Parents have an innate sense to protect their children, and that includes an instinct to shield them from horrific ideas or disturbing images. So much of children’s literature has been abridged or outright censored in the interest of protecting children from the experience of having to process stories or situations that might upset them.
Modern versions of fairy tales are one example. Early fairy tales were disturbing indeed. In the original Grimm’s fairy tale “Cinderella,” the stepsisters cut off their toes and heels in an effort to make the slipper fit, causing blood to run out of the shoe and alert the prince to their deception. The stepsisters were punished in the end by pigeons who plucked their eyes out. In the original “Snow White,” the wicked Queen instructed the huntsman to bring back Snow White’s lungs and liver so she could eat them. However, these fairy and folk tales were originally meant for readers of all ages. It was not until the modern versions were introduced and marketed to children that many disturbing elements of violence were edited out.
Parents may want to shield their children from scary stories, and yet, so many children love to read scary books.
R.L. Stine’s Goosebumps series became popular in the 1990s and, according to Stine’s website, has sold more than 300 million copies worldwide, despite the series being number 15 on the American Library Association’s 100 Most Frequently Challenged Books 1990-1999. Popular children’s books also on the list for being too scary were Alvin Schwartz’s Scary Stories (listed at number 1) and Maurice Sendak’s In the Night Kitchen (an award-winning picture book for children ages 4-8 that involves a boy being chased by chefs who want to bake him in a cake).
Why do children like to be scared? Perhaps for the same reasons all readers like to cringe at ghost stories, laugh at comedy or cry at drama. Reading an emotionally complex story is practice, a way to go through real emotions with little consequence. Literature helps us make sense of our own lives. Through a story, we feel the emotions from the safety of outside the page. Then, if we are ever unfortunate enough to encounter those emotions in real life, the experience is not as shocking, and we’re better equipped to handle it.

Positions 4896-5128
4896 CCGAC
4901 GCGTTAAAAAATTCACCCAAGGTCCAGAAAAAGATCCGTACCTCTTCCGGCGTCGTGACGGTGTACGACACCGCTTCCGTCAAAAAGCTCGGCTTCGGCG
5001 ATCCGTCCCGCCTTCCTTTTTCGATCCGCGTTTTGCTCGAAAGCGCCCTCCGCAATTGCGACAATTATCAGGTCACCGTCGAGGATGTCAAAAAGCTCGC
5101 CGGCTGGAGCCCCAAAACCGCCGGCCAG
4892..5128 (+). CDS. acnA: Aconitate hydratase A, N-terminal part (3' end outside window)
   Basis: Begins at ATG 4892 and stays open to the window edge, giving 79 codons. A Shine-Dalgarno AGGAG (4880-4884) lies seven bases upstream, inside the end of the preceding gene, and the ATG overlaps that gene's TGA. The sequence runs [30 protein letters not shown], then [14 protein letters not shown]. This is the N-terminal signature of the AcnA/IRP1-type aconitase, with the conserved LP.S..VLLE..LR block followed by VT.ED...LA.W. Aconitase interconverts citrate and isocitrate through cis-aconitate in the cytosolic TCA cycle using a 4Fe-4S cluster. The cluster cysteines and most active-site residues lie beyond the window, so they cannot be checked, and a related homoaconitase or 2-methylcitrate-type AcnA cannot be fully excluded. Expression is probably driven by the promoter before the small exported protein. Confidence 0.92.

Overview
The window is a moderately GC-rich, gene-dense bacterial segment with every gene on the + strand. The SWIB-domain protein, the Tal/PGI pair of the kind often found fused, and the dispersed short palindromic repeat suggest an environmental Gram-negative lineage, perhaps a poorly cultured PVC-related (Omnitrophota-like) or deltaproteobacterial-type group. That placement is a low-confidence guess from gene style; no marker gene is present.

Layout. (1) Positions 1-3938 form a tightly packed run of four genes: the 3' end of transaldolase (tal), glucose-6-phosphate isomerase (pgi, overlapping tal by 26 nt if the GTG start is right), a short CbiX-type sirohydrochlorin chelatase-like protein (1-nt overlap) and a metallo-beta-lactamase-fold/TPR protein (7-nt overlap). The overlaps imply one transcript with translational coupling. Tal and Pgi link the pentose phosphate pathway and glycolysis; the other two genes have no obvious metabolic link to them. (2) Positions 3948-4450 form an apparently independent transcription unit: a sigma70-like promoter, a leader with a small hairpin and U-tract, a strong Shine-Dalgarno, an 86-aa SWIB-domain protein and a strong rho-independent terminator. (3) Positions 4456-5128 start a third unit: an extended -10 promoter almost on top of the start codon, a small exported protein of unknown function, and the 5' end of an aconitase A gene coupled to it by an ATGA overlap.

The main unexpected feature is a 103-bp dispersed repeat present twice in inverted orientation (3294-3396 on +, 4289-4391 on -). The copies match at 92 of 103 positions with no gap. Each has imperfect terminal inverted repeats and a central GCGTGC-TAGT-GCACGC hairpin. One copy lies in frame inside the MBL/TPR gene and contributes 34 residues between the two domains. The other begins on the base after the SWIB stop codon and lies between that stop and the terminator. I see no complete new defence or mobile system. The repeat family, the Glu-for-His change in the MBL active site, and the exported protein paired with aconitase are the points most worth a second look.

By reading scary stories, children might safely gain experience with emotions they may later encounter in their lives.
“By requesting the same alarming story over and over, a child is mastering his fears about death, punishment and scary animals, all of which are part of real life. Scary books are a kind of play therapy,” says Liza Featherstone, writing for the parenting website Babble.com. “Children, like adults, like literature that helps them make sense of their own lives.”
The best stories, even children’s stories, are emotionally complex.
Let’s not forget the simple enjoyment of reading a good story. Tension mounts, and solutions may not come easily. Endings may not work out perfectly but are often realistic and satisfying at some level. Bambi’s mother dies. Hansel and Gretel burn the witch. And yet the characters persevere, and in the end, the story implies that their lives will go on, perhaps altered yet still valued.
Perhaps strong lessons in the differences between “real” and “make-believe” combined with extensive reading from a wide array of materials can prepare children to process less-than-perfect situations while still protecting them from outright shock or alarm.
Most important is to give kids a sense of ownership and freedom in their reading choices.
If a child loves scary stories, then more harm may be done in banning those stories than in letting the child explore his love of reading.
Ashliman, Professor D.L., Translator. “The Grimm Brothers’ Children’s and Household Tales” University of Pittsburgh
Author Bio, R.L. Stine Official Website http://www.rlstine.com/#nav/rlstine
ALA’s 100 most frequently challenged books: 1990-1999 http://www.ala.org/ala/issuesadvocacy/banned/frequentlychallenged/challengedbydecade/1990_1999/index.cfm
Featherstone, Liza. “Be Afraid, Be Very Afraid: Could scary books be necessary for kids’ development?” Babble.com.